SUGAR cane producers are angered at the political process that has threatened the future of a hard-fought industry code of conduct and the industry stability they say it delivers.
Representatives from CANEGROWERS and Burdekin District Cane Growers lobbied hard in Canberra this week to try to block the disallowance motion put forward by NSW Liberal Democratic Senator David Leyonhjelm last month, to reverse the code.
Invicta Cane Growers Chair Cy Kovacich expressed anger at Senator Leyonhjelm’s disallowance motion when speaking to Fairfax Agricultural Media.
“It’s plain and simple he doesn’t understand the ramifications or he has no concern about it at least,” he said.
“The removal of the code of conduct would see the removal of any mechanism that allows us to find a fair market price.”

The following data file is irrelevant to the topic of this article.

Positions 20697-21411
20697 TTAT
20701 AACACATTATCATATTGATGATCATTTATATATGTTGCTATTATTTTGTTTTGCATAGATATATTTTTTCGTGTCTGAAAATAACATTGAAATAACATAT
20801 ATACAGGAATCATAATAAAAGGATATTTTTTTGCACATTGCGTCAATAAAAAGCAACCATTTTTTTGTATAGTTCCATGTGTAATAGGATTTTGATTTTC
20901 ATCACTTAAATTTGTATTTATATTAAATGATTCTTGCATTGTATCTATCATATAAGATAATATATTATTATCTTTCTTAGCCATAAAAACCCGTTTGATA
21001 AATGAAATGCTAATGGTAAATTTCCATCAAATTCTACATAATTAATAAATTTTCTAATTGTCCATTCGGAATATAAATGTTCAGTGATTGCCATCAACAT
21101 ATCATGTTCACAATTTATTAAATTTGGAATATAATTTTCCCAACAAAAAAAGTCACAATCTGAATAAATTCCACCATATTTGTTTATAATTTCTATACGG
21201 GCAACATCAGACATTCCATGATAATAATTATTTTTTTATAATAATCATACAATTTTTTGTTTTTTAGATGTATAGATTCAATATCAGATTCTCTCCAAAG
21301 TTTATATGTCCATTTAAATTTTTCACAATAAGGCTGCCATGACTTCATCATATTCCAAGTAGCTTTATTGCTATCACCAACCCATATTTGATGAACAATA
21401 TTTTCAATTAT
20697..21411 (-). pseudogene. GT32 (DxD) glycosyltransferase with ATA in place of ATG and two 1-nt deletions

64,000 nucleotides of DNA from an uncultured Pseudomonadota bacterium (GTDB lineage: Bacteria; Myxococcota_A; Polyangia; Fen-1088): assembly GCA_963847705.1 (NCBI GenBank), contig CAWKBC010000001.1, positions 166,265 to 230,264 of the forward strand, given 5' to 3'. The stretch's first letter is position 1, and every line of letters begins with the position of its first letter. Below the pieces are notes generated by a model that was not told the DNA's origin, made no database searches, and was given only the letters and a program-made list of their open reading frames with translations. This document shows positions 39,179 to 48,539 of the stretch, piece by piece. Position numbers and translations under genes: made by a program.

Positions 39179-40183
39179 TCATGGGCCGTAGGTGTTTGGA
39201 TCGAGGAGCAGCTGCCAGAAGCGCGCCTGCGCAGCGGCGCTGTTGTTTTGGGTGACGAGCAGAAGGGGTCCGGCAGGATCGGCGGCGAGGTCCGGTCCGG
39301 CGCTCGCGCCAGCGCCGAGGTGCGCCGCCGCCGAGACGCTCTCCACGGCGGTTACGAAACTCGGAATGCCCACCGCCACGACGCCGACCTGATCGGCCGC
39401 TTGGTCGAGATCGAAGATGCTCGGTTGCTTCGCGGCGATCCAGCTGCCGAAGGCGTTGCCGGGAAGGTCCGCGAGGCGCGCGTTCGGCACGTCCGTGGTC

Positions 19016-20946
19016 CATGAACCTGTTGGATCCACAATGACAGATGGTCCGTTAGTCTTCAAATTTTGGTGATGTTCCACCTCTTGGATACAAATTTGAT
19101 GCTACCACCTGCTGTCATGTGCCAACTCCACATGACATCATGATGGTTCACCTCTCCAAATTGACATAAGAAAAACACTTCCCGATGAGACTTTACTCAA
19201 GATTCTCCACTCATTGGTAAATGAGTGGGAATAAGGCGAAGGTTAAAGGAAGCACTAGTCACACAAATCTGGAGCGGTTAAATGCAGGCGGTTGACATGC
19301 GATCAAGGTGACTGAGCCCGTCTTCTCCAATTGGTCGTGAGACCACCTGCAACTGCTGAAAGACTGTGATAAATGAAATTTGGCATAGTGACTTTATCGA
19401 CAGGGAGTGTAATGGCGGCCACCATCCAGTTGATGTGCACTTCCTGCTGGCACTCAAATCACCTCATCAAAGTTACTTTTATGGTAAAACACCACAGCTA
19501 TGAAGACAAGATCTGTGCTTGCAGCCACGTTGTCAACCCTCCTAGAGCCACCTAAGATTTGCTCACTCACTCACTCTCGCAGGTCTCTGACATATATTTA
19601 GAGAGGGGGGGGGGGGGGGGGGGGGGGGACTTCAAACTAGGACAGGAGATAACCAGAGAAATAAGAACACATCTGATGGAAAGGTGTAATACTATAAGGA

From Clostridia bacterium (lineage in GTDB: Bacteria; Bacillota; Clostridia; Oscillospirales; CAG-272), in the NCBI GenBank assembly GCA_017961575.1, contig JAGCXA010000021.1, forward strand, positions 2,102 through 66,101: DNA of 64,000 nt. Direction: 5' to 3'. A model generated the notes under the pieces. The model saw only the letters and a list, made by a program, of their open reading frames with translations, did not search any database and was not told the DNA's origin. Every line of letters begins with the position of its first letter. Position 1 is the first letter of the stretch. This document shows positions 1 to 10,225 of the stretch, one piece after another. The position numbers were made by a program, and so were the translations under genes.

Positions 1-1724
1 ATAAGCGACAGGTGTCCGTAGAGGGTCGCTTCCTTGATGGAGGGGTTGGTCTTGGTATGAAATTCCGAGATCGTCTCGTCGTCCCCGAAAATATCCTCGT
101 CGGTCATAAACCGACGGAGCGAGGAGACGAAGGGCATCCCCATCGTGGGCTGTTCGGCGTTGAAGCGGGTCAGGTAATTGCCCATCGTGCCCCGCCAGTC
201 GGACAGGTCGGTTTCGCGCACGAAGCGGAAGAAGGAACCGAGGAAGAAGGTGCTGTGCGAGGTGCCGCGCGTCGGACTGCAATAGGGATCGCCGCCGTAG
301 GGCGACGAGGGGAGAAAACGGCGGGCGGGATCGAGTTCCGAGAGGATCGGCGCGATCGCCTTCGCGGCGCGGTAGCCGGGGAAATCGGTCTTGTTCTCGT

Pioneer Cane Growers Co-Chair Dean Sgroi said he shared the same concerns as the others in the Burdekin District Cane Growers group which is comprised of the Kalamia Cane Growers, Pioneer Cane Growers and Invicta Cane Growers.
“We want that code of conduct kept because we are relying on it basically as our only lever against our miller Wilmar, for negotiations,” he said.
“As a multi-national company they rely on taking the big stick approach on us and also the take and leave it approach to negotiations.
“From what I’ve seen and heard Senator Leyonhjelm say, he’s only giving half the story and what he’s saying a lot of times is true, but he’s not giving the contrary view.”
Kalamia Cane Growers Chair Robert Malaponte said the NSW Liberal Democratic Senator was “making accusations but doesn’t really know anything about the sugar cane industry”.
“But if you’re going to make statements about the industry, you should at least go out and find out what it’s all about,” he said.
“You have people making decisions about the future of an industry that they know nothing about.”